Date: Tue, 18 Oct 1994 21:29:34 -0700 (PDT)
Subject: The LAST WORD on Zeno's paradox

Okay I've reached my tolerance limit!  :-) (This is a pun; see below.)
The last word on Zeno's paradox will be found in any calculus book in
the section on infinite series.

The time series converges.  The fly makes an infinite number of trips.

If you introduce the notion of "tolerances" (ie how far away from the
abstract limit you're willing to quit at), which is necessary for
doing real-life approximations to theoretical limits, then the fly
will make a last trip.  When that occurs depends on the size of your
tolerance limit.

There's no way to make it intuitive unless you know a little math,
because the math is merely an approximate abstraction of reality.
If you're really interested, look in a math book---it's not very
difficult stuff, but endlessly fascinating.

Dr. Constance A. (Chana) Stillinger    <cas@...>
Research Coordinator, Education Program for Gifted Youth
Stanford University


From: Zvi Weiss <weissz@...>
Date: Tue, 18 Oct 1994 13:20:48 -0400
Subject: Women / Tefillin

Re Aliza Berger's comments
1. I do not believe that the Rama can be dismissed so easily.  With all
   due respect, Prof. Sperber is not a halachic authority and I do not
   believe that his theories re the MAHARAM are given any halachic
   significance.  The MAHARAM is considered a pre-eminent scholar, of
   his time -- to say the least.  The Kol Bo was well awre of the
   various halachic opinions and he chooses to maintain the opinion of
   the MAHARAM.  The Rama is considered the defin- itive posek for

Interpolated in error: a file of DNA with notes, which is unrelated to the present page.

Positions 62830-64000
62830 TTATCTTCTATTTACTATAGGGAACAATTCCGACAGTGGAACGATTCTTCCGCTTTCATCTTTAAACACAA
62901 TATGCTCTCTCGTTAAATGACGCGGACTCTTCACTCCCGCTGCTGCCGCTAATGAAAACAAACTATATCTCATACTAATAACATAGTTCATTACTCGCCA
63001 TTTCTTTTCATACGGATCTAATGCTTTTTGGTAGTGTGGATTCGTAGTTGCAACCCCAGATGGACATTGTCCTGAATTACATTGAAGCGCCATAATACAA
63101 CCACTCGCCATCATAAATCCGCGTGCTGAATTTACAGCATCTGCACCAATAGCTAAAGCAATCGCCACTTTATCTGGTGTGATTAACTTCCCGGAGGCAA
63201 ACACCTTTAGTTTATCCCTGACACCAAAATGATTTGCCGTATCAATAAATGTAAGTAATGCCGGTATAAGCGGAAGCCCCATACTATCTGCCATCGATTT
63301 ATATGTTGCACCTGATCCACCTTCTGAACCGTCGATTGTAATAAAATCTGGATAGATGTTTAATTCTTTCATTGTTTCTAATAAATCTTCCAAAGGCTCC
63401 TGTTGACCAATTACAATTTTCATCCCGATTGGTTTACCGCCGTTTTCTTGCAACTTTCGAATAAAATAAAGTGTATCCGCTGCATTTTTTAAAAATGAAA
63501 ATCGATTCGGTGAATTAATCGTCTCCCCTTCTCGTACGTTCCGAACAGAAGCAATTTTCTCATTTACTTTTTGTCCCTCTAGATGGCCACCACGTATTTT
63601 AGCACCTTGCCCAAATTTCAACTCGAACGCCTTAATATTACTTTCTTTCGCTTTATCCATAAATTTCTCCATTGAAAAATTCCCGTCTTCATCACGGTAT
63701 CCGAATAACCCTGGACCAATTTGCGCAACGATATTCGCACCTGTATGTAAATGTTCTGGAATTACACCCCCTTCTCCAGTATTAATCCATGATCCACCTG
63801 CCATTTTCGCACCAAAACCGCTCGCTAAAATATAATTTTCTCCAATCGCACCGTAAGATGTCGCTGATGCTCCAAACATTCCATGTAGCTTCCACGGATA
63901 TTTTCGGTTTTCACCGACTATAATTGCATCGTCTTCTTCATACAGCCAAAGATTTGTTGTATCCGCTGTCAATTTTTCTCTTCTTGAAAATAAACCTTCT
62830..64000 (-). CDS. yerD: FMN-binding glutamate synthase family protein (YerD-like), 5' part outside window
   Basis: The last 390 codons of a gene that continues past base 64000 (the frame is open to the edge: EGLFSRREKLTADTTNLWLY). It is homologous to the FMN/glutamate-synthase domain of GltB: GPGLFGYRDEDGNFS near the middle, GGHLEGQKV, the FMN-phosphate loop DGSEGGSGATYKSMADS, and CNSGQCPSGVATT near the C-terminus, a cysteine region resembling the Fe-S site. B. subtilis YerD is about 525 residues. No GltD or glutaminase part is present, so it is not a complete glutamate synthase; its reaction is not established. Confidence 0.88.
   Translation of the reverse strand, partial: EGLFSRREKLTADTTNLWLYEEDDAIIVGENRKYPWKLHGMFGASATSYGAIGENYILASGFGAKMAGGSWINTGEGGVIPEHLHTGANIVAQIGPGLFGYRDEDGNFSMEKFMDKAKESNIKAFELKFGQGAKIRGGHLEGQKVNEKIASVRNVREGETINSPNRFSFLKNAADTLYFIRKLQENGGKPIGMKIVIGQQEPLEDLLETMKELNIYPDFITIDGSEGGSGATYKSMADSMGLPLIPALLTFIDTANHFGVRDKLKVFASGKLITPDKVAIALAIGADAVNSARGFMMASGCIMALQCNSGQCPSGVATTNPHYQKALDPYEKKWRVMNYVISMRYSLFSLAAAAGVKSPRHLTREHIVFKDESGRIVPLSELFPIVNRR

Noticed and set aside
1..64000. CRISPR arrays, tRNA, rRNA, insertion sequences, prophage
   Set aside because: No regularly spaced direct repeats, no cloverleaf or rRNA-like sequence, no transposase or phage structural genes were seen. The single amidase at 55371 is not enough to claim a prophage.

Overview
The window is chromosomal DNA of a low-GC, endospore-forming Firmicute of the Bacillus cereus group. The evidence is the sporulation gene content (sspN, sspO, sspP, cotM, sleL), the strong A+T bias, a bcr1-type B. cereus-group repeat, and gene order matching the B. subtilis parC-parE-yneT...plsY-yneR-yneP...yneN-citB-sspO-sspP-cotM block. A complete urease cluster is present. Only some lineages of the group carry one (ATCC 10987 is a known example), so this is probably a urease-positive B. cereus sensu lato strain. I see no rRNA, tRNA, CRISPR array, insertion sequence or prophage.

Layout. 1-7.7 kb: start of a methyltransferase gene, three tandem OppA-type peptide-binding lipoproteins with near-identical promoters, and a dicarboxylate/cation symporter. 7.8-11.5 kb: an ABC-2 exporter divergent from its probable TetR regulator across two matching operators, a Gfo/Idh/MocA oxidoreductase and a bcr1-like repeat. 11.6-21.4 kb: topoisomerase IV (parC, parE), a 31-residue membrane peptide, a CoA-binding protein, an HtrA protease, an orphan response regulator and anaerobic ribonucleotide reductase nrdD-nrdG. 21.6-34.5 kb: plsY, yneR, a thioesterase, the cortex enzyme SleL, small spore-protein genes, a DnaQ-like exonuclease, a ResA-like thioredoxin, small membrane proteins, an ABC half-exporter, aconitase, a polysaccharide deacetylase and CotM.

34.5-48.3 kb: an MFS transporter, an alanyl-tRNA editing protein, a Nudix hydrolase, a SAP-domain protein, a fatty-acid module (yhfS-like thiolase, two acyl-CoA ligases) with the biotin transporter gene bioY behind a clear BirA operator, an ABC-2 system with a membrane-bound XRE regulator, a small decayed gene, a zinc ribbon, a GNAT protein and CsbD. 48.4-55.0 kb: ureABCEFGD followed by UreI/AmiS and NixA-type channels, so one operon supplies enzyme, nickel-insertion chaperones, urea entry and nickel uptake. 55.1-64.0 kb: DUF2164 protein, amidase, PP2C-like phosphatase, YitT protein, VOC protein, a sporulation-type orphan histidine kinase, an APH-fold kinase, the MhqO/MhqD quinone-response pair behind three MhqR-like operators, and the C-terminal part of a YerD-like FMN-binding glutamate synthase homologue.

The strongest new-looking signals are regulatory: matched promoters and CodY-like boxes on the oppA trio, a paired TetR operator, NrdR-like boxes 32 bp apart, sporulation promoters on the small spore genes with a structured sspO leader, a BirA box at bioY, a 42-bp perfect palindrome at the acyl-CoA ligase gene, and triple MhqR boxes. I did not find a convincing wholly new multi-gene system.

Ashkenazic Jewry -- for most areas of halacha -- the vast majority of
   such areas.  One cannot, therefore, dismiss his halachic
   pronouncement so easily.
2. Rabbi Berman -- with all due respect -- is not considered a posek.
   while I am sure that his SHiurim on this area were quite scholarly, I
   do not know that they can be taken as the basis for definitive
   halacha.  There is a vasrt difference between a Shiur and a P'sak.
3. The Tefilla *is* considered the "minimum" amount to wear Tefillin.
   That is why the Halacha defines at what point one is allowed to
   remove Tefillin -- and that before reaching that point, one is
   required to keep the Tefillin on.  On what basis does Ms. Berger
   define what "the minimum" is?  As I noted before, the men *should*
   wear Tefillin the whole day... Because of Guf Naki issues, they
   reduced this to the "minimum" as defined in the Shulchan Aruch in
   terms of Tefilla.
4. Based upon the above, I do not see that it is at all obvious that one
   can extend R. Moshe's Responsa (regarding Tallit) to the issue of
   Tefillin.  It is not at all clear that R. Moshe would take such a
   stand against the Rama.



End of Volume 15 Issue 90